After the credit crunch, the run on the Northern Rock and the instability of other financial institutions savers have understandably become more concerned about the security of their savings accounts.
Go into almost any bank or building society, or indeed visit their website, and there are at pains to point out that savings held with them are secure; often pointing savers to the Financial Services Compensation Scheme (FSCS) website.
But SIPP deposit account investors looking for confirmation on the FSCS website that their savings are protected will be left disappointed. Whilst there are specific sections explaining the protection offered to personal and business savers, SIPP deposit accounts get no mention whatsoever.
With the website singularly failing to provide information to SIPP deposit account investors the next option is to pick up the phone. We’ve done this; to say the answers we received were vague is an understatement.
As publishers of the most in-depth SIPP deposit account best buy table currently available we felt it was important for us to confirm, with the FSCS, exactly what the compensation arrangements are for SIPP deposit accounts.
We therefore contacted the FSCS and received the following replies:
Investment Sense (IS): Can you confirm that cash held in a deposit account is protected by the FSCS (assuming of course that the bank or building society is covered by the scheme)?
Financial Services Compensation Scheme (FSCS): Yes, cash on deposit within a SIPP is covered by FSCS.
IS: Is the level of cover the same as for an individual?
FSCS: Yes, subject to the usual £85,000 per person per firm limit
IS: Can you confirm that any money held personally will be aggregated with money held by the SIPP when testing against the £85,000 limit?
FSCS: Yes, we would aggregate and cap if necessary across the SIPP entitlement and any other accounts with the same firm
IS: In the event that a bank or building society becomes insolvent can you confirm what the requirements of the FSCS would be to pay a claim?
FSCS: In the event of the failure the firm would provide us with details of the SIPP account, this would not be included in the SCV (Single Customer View) file and therefore not part of the straight-through payout.
We would need to contact the account manager (likely to be the SIPP package provider in most cases) with whom the firm corresponded to establish who the SIPP funds belonged to, do our eligibility and cap if necessary, before we could make payment.
The payment would be made to the SIPP manager/administrator who could then reinvest it in a similar product.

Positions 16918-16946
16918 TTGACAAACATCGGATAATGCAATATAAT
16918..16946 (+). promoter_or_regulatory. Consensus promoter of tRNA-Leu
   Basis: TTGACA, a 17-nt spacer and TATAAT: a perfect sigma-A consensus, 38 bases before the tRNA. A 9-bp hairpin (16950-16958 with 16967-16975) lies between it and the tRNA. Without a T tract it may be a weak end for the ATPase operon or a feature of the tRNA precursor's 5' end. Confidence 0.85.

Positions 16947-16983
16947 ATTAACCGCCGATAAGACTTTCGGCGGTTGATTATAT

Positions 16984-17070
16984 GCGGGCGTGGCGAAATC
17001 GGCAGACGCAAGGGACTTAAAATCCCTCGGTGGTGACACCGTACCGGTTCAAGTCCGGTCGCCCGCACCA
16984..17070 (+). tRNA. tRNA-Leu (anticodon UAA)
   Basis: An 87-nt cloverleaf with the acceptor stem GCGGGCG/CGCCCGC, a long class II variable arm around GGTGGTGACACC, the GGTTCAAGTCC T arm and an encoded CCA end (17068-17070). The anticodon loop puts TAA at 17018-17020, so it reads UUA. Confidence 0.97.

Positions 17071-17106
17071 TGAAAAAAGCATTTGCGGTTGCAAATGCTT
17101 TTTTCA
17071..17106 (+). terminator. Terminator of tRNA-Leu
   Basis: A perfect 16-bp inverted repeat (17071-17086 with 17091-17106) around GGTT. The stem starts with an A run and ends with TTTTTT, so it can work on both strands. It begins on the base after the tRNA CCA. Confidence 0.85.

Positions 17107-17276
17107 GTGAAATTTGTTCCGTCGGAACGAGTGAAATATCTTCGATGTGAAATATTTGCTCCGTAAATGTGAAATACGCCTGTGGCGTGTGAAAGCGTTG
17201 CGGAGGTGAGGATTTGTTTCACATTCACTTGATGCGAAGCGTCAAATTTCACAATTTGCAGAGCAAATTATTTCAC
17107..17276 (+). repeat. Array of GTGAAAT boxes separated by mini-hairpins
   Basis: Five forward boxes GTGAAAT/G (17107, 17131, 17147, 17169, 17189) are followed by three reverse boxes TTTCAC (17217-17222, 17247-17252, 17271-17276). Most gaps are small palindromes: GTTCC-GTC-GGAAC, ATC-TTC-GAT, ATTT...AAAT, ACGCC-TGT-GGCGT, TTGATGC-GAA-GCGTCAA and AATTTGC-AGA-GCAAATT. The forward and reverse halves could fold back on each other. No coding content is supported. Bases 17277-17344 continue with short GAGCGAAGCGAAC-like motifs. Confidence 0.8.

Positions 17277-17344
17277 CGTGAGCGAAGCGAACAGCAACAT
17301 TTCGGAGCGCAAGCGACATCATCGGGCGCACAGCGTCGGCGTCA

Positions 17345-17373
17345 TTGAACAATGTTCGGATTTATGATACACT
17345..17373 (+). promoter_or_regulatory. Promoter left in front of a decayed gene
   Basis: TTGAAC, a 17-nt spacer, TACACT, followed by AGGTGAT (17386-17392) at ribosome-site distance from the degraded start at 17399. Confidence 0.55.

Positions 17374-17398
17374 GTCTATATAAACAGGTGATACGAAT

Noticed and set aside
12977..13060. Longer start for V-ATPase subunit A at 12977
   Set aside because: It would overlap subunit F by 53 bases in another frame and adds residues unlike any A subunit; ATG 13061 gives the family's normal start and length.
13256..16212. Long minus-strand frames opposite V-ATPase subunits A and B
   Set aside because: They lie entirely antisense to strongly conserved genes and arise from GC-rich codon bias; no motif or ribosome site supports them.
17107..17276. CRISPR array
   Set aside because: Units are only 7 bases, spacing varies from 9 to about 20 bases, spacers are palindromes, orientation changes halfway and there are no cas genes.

Update: 21st February, FSCS to update their website
Following intervention by FT Money, who picked up on this story and contacted the compensation scheme, the FSCS has agreed to update their website to make information on the protection arrangements for deposit accounts in SIPPs more prominent.
We are delighted the FSCS will be making these changes, which will help to reassure thousands of SIPP investors.
The FT Money article can be read by clicking here.
Pitfalls to avoid
Although brief, the answers do at least confirm that the FSCS covers deposit accounts held in SIPPs. There are clearly though some pitfalls SIPP deposit account investors need to avoid:
Which compensation scheme? Not all the banks on our best buy table for SIPP deposit accounts are covered by the FSCS. Savers should take care to confirm which scheme is applicable and whether or not they are happy with scheme’s rules and compensation limits.
Aggregation of assets. The FSCS covers up to £85,000 per person, per institution, with any money held via a SIPP being added to money held personally, before being tested against the maximum level of compensation. For example, if you hold £50,000 personally with a particular bank, only a further £35,000 would be covered if your SIPP opened a deposit account with the same bank.
Compound interest. Longer term fixed rate are still popular options for SIPPs, but be careful, if you invest £85,000, the maximum covered by the FSCS, any interest which you receive and is subsequently added to the account, will be above the limit and therefore not covered. If you want all your savings protected invest a smaller amount, so that both your original capital and interest will be covered.
Multiple brands under one banking licence. The FSCS covers authorised institutions, which in some instances can include more than one brand. For example the Halifax’s banking licence covers the AA, Bank of Scotland, Birmingham Midshires, Intelligent Finance, and Saga brands, meaning that only £85,000 per person is covered across all the brands. Conversely Cater Allen, which is owned by Santander, has a separate banking licence, meaning that up to £85,000 is covered with each institution.
Our team of Independent Financial Advisers in Nottingham are experienced in advising SIPP investors on their cash options, if you would like advice on your options call one of our IFAs today on 0115 933 8433, alternatively enquire online or email email@example.com